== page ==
Redefining the relationship between the Court and the Security Council is essential to improving the perception of both institutions and the effectiveness of the Court. Until there is universal ratification and implementation of the Rome Statute, there continues to be a need for a third party with powers to bind states to have recourse to the Court. The problem is not with Articles 13(b) and 16 per se, but rather with the opaque and unequal manner in which it has been applied and the undemocratic nature of the Council. As a result of the Council's politics, "accountability free-zones" have been created where deserving situations, such as the situation in Syria, have not been referred to the Court, and regimes are protected by permanent members of the Council.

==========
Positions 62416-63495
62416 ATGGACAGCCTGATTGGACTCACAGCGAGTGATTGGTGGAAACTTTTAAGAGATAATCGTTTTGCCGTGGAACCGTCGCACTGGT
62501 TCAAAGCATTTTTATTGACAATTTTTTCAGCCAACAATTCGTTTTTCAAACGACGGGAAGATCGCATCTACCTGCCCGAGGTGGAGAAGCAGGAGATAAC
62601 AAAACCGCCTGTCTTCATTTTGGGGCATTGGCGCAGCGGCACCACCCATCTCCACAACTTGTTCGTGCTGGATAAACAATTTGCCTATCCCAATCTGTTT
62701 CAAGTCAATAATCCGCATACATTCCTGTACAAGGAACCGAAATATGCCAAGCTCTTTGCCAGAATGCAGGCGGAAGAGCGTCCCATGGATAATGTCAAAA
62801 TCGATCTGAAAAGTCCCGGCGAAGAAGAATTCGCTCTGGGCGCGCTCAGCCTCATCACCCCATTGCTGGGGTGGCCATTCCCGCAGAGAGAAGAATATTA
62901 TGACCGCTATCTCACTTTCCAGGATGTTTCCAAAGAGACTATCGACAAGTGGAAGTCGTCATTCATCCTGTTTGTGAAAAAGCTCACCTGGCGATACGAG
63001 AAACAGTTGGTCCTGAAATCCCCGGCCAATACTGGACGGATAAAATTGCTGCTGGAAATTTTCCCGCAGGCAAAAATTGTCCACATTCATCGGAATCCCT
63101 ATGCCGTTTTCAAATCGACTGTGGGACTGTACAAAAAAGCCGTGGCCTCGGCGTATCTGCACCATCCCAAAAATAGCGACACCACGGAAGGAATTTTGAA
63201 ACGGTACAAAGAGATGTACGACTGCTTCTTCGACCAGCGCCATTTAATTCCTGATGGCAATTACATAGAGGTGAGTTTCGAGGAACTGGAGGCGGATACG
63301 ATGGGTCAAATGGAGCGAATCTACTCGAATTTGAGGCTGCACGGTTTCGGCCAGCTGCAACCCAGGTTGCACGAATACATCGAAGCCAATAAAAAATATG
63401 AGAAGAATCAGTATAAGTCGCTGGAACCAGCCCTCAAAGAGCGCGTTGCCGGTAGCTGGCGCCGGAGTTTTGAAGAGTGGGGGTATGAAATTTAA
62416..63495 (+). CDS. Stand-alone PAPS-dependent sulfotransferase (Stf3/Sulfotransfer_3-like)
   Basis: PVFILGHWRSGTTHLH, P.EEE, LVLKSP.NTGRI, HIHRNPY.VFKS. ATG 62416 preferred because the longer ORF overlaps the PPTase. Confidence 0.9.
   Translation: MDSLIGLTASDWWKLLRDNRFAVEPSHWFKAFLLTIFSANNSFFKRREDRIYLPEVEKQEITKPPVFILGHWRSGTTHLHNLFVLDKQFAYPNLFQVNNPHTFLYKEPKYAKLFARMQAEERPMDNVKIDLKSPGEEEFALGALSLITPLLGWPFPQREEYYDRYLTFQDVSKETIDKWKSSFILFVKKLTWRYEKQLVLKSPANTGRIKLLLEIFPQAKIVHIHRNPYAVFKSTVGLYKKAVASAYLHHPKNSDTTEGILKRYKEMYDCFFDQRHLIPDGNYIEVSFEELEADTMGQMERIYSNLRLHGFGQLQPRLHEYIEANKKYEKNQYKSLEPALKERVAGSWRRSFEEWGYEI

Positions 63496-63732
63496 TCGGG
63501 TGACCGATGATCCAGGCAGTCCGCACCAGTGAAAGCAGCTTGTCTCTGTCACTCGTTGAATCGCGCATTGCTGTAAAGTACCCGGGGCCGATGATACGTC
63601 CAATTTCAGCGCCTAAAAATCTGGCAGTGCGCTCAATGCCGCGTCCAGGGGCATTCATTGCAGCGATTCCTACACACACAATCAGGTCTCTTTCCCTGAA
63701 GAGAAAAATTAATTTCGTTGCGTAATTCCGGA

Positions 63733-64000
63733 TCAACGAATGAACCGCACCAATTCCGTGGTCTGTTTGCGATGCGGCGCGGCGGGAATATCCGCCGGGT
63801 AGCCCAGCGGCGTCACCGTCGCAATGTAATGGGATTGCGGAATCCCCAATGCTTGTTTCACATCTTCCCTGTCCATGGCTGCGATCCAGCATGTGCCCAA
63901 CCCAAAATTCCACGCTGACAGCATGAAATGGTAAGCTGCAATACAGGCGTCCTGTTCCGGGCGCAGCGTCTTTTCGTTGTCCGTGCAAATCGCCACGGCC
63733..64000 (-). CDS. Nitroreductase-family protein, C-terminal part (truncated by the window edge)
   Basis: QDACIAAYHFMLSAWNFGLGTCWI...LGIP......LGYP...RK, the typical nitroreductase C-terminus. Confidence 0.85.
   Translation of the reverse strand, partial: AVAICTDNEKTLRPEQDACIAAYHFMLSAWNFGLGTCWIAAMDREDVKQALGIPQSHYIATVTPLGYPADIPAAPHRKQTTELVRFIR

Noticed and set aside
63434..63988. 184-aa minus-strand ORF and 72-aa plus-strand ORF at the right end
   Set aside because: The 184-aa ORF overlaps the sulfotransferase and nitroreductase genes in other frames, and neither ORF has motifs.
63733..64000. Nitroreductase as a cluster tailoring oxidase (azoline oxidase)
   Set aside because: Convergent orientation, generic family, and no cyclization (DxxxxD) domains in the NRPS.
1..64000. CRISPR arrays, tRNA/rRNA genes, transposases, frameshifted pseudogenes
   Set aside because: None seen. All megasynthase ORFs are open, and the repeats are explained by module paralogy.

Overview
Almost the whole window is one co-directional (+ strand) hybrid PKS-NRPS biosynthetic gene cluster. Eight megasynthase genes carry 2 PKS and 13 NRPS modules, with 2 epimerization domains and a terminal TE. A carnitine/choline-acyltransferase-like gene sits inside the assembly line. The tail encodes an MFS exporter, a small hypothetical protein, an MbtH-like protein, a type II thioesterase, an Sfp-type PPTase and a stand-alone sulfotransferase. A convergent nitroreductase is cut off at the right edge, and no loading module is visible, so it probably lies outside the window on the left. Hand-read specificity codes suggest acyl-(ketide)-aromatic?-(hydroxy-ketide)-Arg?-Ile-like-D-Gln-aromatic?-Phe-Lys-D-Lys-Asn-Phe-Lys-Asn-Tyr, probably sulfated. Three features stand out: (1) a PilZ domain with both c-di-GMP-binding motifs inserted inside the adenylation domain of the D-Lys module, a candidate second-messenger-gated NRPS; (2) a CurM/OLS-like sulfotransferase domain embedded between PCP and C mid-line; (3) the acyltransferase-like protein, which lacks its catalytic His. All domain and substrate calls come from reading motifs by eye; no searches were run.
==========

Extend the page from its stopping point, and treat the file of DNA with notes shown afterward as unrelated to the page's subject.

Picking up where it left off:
I propose therefore that the ICC take charge of the dynamics of its relationship with the Security Council by, on the one hand, building...